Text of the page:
pop up task

Nevertheless, a more realistic productivity curve most likely looks like this:

decreasing productivity

If you’re continuously flummoxed by delayed deployments, then you may have just discovered why.

productivity cycle

An Estimation Example

October 17, 2010 Leave a comment

The figure below shows the derivation of an estimate of work in staff-hours to design/develop/test a Computer Software Configuration Item (CSCI) named YYYY. The estimate is based on the size of an  existing CSCI named XXXX and the productivity numbers assigned to the “Real Time” category of software from the productivity chart in Steve McConnell‘s “Software Estimation: Demystifying the Black Art“.

Of course, the simple equation used to compute effort and all of the variables in it can be challenged, but would it improve the accuracy of the range of estimates?

Add Managers And Hope

September 2, 2010 Leave a comment

The figure below shows the result of two attempts to increase the productivity of a hypothetical DICteam. In this totally concocted and fictional example, the nervous dudes in the penthouse (not shown in the figure) keep adding specialized managers to the team to fill voids that they perceive are keeping performance from improving. However, since the SCOLs never baseline the TEAM_VALUE_ADDED metric before each brilliant move, or track its increase or decrease with time, they have no idea whether they have achieved their goal. Because SCOLsters think they’re infallible, they just auto-assume that their brilliant moves work out as expected.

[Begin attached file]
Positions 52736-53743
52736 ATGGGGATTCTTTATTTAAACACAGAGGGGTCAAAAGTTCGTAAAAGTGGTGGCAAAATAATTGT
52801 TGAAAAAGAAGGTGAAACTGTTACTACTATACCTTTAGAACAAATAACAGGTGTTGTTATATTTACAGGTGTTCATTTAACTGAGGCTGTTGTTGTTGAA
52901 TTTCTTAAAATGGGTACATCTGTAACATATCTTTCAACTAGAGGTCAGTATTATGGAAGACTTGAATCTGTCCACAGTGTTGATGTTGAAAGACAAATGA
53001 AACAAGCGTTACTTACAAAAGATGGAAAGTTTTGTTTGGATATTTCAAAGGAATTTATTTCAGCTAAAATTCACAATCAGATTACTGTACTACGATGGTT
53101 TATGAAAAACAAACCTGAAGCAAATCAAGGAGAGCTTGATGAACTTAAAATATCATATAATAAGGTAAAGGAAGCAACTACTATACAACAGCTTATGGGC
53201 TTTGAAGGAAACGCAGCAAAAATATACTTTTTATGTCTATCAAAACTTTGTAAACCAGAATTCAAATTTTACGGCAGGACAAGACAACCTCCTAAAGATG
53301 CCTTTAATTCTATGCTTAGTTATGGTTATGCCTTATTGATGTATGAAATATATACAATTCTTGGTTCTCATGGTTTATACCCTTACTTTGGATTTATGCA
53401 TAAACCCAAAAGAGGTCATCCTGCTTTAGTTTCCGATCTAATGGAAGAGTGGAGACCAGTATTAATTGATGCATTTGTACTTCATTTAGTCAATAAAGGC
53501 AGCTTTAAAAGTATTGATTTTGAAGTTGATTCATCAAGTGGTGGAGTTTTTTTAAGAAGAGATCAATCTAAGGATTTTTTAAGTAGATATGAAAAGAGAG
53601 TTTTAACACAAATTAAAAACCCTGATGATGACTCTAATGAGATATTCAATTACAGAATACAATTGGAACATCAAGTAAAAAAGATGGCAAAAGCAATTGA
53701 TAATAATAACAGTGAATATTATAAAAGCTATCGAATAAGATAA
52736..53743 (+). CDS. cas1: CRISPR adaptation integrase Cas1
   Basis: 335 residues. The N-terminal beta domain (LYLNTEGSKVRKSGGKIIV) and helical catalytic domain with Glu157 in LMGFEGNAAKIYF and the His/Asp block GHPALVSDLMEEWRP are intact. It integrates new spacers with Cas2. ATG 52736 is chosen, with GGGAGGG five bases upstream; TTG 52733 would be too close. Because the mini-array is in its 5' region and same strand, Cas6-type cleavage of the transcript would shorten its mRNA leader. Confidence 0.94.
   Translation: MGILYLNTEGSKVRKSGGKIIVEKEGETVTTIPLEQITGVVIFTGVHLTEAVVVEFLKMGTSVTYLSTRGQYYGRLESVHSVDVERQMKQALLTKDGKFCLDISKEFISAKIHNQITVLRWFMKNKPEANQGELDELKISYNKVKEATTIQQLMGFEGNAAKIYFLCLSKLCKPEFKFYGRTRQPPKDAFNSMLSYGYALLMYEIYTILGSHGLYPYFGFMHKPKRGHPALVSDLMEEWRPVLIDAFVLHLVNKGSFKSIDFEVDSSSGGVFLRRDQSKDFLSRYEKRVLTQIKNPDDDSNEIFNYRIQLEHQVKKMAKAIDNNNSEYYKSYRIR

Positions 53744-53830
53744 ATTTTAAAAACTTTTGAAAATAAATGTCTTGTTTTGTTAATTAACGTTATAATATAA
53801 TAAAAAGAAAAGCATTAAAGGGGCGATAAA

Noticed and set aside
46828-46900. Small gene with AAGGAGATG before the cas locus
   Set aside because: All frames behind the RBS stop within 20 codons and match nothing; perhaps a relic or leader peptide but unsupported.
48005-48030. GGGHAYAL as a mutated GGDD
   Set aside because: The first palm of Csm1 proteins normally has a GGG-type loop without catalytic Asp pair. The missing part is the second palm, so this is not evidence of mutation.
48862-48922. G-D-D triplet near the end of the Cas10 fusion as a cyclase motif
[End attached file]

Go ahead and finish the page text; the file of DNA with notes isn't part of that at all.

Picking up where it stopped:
Of course, it often turns out that SCOLster decisions and actions do more harm than good. As the graph in the figure for this bogus example shows, not only did the team operating cost increase by the addition of two new manager salaries to the total, the team productivity decreased because of the additional communication and coordination delays inserted into the system. Add an additional “hidden” operating cost due to the high likelihood of jockeying and infighting between the three BMs (to gain favor from the penthouse dudes), and the system performance deteriorates further. Bummer.